First, the Bush tax plan showers tax cuts on high-income individuals far out of proportion to the taxes they pay. The previously noted Treasury Department study shows that the wealthiest one percent of Americans pay 20 percent of all federal taxes. As this Center report explains, however, the top one percent would receive at least 36 percent of the tax cuts under the Bush plan. The share of the tax cuts these individuals would receive thus would be nearly double the share of federal taxes they pay. Yet this group has the least need for additional income, as the after-tax income of this group grew more rapidly than the income of any other group over the past decade. The percentage of federal taxes that very high-income tax filers pay consequently would decline somewhat, while the share paid by other Americans would edge up.
The Treasury analysis also indicates that the top five percent of taxpayers pays 36.5 percent of federal taxes. This group would receive at least 49 percent of the tax-cut benefits under the Bush plan.
During the presidential campaign, the Bush campaign staff used a competing set of figures that purported to show that the share of the tax cut going to high-income individuals would not be any larger than the share of taxes these individuals pay. The figures that the campaign issued to make this point, however, obfuscated rather than illuminated the issue.
Those figures showed the share of federal income taxes that different income groups paid, omitting payroll, estate, and other taxes. This made the share of taxes said to be paid by those at the top of the income spectrum into a larger percentage. The campaign then compared these figures to the percentage of the tax cut that each income group would receive when the proposal to repeal the estate tax was omitted, even though repeal of the estate tax represents nearly one quarter of the total Bush tax cut by 2010, according to Joint Committee on Taxation estimates. This made the share of the tax cut that would to go high-income individuals look smaller than it actually is.
Families pay both income and other federal taxes. For a substantial majority of American families, their payroll tax bills exceed their income taxes. Furthermore, the Bush plan is not limited to the income tax; it contains tax cuts in other areas as well, such as the estate tax. Undertaking an appropriate comparison thus entails examining the relationship between the share of total federal taxes that a particular income group pays and the share of the overall Bush tax cut that group would receive. When this is done, the finding is clear that the share of the tax cuts that the highest-income Americans would receive substantially exceeds the share of the taxes they pay.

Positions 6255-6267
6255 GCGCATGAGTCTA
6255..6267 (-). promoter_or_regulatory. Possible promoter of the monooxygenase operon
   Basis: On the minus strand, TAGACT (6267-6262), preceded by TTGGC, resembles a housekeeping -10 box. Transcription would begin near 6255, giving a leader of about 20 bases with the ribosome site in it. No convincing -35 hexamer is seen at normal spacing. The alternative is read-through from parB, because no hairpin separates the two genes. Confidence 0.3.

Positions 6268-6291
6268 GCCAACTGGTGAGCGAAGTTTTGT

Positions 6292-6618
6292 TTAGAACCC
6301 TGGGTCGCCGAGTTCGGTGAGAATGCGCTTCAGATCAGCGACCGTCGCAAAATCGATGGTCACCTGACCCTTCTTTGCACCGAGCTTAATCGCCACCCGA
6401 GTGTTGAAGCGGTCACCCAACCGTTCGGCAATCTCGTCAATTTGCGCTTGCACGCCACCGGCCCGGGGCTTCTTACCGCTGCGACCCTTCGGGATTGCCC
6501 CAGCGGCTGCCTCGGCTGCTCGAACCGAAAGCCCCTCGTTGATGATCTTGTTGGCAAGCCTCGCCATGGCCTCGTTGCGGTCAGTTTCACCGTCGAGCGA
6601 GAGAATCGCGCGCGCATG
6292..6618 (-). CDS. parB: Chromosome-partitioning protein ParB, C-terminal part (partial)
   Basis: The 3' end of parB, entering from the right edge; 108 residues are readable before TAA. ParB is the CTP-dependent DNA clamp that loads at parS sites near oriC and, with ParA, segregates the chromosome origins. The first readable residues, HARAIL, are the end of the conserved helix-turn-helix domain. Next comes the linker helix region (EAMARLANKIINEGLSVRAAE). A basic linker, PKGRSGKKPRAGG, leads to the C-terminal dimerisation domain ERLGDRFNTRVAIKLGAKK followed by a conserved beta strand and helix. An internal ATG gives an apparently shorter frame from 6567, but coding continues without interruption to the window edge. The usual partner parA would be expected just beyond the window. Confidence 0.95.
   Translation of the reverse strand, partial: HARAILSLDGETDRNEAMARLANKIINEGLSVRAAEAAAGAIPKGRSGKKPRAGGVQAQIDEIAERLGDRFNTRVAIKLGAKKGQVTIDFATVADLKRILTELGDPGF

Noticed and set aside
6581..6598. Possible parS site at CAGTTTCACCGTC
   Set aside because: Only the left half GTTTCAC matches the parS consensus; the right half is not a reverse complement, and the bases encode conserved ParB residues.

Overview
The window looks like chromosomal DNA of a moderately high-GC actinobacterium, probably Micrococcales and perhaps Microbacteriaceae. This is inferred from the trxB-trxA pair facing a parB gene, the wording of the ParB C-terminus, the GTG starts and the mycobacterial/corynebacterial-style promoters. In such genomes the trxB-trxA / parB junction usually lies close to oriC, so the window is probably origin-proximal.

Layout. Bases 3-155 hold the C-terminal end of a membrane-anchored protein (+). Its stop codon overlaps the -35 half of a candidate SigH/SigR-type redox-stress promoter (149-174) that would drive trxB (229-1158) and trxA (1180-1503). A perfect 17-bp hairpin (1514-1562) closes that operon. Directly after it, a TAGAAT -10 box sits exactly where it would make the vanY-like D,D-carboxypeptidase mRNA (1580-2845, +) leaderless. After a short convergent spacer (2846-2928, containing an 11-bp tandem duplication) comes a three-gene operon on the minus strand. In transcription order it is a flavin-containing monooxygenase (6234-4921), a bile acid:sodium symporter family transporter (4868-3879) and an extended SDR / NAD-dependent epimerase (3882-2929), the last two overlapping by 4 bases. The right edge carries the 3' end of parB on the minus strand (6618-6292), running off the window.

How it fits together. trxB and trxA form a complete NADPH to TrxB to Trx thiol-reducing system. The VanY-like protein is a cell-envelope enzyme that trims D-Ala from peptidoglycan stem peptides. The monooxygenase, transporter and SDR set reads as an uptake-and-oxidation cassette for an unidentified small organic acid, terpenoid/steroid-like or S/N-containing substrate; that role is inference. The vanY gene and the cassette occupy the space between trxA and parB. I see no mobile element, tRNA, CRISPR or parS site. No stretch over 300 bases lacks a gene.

Moreover, the argument that the very well-to-do pay a large share of the taxes so they should get a correspondingly large share of the tax cut is itself flawed. Even if the Bush tax cut did give each income group a share of the tax cuts that equaled the share of federal taxes each group pays, that would not necessarily represent sound policy. When income disparities widen between wealthy and other Americans and a disproportionate share of the income gains from economic growth accrues to those high on the economic ladder and enlarges the already-substantial portion of the national income that they receive as has occurred in recent decades the share of federal taxes that these high-income individuals pay necessarily increases as well. If the principle is blindly followed that tax cuts should be divided among different groups in proportion to the taxes each group pays, this means that when income becomes more concentrated at the top of the income scale and income gaps between wealthy individuals and other Americans widen tax cuts should be targeted to a greater degree on those with high incomes. Stated another way, this principle means that the more fabulously wealthy those at the top of the income scale become, the larger the proportion of the tax cuts that should be directed to them. Such a principle does not represent sound policy.
1. See Iris Lav and Joel Friedman "Estate Tax Repeal: A Costly Windfall for the Wealthiest Americans," </cms/index.cfm?fa=view&id=314> Center on Budget and Policy Priorities, February 6, 2001.
2. "U.S. Treasury Distributional Analysis Methodology," Department of the Treasury, OTA Paper 85, September 1999.